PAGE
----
July 30, 2013
For ESPN broadcaster, Maccabiah ends just as it was getting started
As a broadcaster, Dan Shulman has seen many athletes get injured during games. Last week at the Maccabiah Games, it was Shulman who got hurt – and the timing was plenty unfortunate.
The voice of ESPN’s college basketball and Sunday night baseball telecasts, Shulman came to Israel to play for Canada’s basketball team in the masters (older) division. A 6-foot-4 forward and Toronto native, Shulman was making his first appearance at the games.
Just four minutes into Canada’s opening game of the tournament against the United States, Shulman positioned himself in the lane for a possible free throw rebound. With the ball in the air, Shulman stepped on an opponent’s foot. The awkward move tore a ligament in Shulman’s own foot. Canada’s trainer hailed a cab that took them to Jerusalem’s Hadassah University Hospital.
The injury sidelined Shulman, 46, for the rest of the competition. He also had to miss the team’s tours to Masada and the Dead Sea.
“Sadly, I got hurt the instant I went in the game,” Shulman said from Jerusalem. “My anticipation as I checked in was great, but it was extremely short-lived.”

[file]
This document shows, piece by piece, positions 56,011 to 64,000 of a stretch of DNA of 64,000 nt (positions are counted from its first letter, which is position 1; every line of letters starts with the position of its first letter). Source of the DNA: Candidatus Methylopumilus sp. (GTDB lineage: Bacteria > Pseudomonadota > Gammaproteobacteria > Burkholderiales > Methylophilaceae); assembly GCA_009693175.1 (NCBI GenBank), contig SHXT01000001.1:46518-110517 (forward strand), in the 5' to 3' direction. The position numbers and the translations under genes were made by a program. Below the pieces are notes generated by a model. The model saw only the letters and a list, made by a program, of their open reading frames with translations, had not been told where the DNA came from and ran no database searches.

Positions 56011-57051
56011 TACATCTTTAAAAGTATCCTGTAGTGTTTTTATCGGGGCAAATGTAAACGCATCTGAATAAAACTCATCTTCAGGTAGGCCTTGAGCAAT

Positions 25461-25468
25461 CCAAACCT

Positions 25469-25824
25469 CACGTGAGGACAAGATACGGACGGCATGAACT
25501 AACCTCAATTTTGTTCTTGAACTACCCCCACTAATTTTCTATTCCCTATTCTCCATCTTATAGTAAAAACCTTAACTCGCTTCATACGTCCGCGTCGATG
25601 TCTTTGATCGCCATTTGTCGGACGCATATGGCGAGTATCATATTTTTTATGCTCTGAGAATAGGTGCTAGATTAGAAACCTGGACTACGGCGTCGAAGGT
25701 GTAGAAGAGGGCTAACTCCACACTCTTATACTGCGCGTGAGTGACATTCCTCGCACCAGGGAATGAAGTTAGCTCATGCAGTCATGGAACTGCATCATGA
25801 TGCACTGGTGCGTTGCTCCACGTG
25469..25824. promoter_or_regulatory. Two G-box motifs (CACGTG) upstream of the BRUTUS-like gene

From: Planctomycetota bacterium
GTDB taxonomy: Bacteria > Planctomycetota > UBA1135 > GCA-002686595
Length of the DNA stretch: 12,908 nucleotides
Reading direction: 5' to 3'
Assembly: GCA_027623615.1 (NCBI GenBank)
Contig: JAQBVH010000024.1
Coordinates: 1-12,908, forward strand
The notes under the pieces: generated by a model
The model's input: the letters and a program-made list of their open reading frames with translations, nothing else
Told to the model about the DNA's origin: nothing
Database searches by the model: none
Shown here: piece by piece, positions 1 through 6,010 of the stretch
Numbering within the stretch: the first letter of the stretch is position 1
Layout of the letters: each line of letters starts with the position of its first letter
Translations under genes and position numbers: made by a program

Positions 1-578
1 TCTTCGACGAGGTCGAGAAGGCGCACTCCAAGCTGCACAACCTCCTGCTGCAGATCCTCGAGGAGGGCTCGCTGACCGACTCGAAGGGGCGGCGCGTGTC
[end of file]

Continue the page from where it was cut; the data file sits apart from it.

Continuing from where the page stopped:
“I’m not able to play, or tour, so my experience hasn’t been exactly what I had hoped it would be,” he added.
The incident recalls one that befell another Jewish athlete, Adam Greenberg, in 2005. In his major league debut, playing for the Chicago Cubs, Greenberg was hit in the head on the very first pitch he faced, suffered a concussion that essentially ended his career. Late in the 2012 season, in a bit of a gimmick, the Florida Marlins signed Greenberg to a one-day contract so he could experience a full at-bat. Greenberg struck out, and has been out of the major leagues since.
Shulman’s turn on the court was technically even shorter lived. He had entered and exited the game without even one second expiring from the clock because the free throw attempt was successful.
When he returns to Canada this week and the swelling has subsided, Shulman will get a CT scan and learn whether surgery is required.
“I empathize with all athletes who get hurt, professional or otherwise,” Shulman said.
His next scheduled broadcast for ESPN is Aug. 4, when the Atlanta Braves visit the Philadelphia Phillies.
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